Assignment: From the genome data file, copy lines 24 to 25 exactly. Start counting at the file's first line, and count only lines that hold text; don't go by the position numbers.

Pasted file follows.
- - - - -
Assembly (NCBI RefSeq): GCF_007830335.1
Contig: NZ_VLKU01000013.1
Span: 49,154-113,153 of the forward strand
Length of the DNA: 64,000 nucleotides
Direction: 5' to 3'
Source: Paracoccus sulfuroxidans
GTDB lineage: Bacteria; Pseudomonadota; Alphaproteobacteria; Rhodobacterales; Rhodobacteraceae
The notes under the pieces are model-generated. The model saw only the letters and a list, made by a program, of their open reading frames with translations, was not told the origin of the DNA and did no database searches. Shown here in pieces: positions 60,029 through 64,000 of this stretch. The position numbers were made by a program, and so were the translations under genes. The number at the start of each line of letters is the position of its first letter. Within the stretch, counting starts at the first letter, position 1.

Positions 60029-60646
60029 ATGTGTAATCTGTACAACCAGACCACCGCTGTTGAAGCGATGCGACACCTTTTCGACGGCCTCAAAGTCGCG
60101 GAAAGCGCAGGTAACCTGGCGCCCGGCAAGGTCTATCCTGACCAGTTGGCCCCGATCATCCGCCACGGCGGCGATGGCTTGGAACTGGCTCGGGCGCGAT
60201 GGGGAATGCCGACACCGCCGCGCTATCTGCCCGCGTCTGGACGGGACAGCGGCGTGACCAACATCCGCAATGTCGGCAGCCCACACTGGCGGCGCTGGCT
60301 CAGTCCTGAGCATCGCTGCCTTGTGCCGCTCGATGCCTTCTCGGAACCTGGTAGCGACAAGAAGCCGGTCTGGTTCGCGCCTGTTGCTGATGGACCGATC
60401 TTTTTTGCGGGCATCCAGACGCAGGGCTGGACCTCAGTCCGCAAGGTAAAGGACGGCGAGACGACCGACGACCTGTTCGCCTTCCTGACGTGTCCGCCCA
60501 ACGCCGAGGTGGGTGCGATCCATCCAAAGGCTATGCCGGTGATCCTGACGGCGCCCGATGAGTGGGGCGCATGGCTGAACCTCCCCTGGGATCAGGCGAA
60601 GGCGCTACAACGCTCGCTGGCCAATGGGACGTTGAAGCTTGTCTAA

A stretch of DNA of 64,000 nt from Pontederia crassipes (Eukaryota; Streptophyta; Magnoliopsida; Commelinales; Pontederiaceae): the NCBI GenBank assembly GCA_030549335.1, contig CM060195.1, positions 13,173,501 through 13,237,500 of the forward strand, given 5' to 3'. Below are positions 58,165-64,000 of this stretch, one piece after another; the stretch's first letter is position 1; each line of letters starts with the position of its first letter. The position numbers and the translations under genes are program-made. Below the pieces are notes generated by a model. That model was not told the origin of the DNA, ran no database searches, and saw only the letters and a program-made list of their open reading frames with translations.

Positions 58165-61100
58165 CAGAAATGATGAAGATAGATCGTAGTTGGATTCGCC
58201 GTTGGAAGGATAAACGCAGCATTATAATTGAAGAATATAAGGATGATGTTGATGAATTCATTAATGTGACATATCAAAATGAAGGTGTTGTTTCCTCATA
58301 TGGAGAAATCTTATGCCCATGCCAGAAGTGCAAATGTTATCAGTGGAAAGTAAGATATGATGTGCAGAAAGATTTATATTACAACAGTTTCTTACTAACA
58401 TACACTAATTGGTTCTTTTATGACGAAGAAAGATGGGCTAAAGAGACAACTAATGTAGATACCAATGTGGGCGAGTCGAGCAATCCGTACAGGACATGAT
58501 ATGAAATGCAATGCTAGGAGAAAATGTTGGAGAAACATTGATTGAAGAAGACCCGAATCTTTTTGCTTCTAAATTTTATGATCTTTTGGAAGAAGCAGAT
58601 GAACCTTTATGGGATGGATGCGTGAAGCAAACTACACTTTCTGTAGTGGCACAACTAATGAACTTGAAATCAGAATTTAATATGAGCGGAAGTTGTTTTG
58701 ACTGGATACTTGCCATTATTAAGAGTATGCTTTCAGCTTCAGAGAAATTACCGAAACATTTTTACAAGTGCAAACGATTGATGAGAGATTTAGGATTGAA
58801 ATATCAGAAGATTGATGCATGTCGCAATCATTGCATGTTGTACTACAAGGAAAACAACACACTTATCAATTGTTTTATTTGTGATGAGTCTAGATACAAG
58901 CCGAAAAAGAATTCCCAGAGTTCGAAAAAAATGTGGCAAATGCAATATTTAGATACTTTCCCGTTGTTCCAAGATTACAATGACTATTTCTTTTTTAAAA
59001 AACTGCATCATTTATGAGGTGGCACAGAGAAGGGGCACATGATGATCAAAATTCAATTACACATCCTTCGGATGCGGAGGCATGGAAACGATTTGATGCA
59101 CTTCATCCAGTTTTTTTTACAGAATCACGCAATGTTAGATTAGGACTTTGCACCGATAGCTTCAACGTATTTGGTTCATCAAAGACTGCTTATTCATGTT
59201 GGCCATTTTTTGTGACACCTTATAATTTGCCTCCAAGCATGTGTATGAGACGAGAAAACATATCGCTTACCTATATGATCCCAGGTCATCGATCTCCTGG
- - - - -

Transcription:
58601 GAACCTTTATGGGATGGATGCGTGAAGCAAACTACACTTTCTGTAGTGGCACAACTAATGAACTTGAAATCAGAATTTAATATGAGCGGAAGTTGTTTTG
58701 ACTGGATACTTGCCATTATTAAGAGTATGCTTTCAGCTTCAGAGAAATTACCGAAACATTTTTACAAGTGCAAACGATTGATGAGAGATTTAGGATTGAA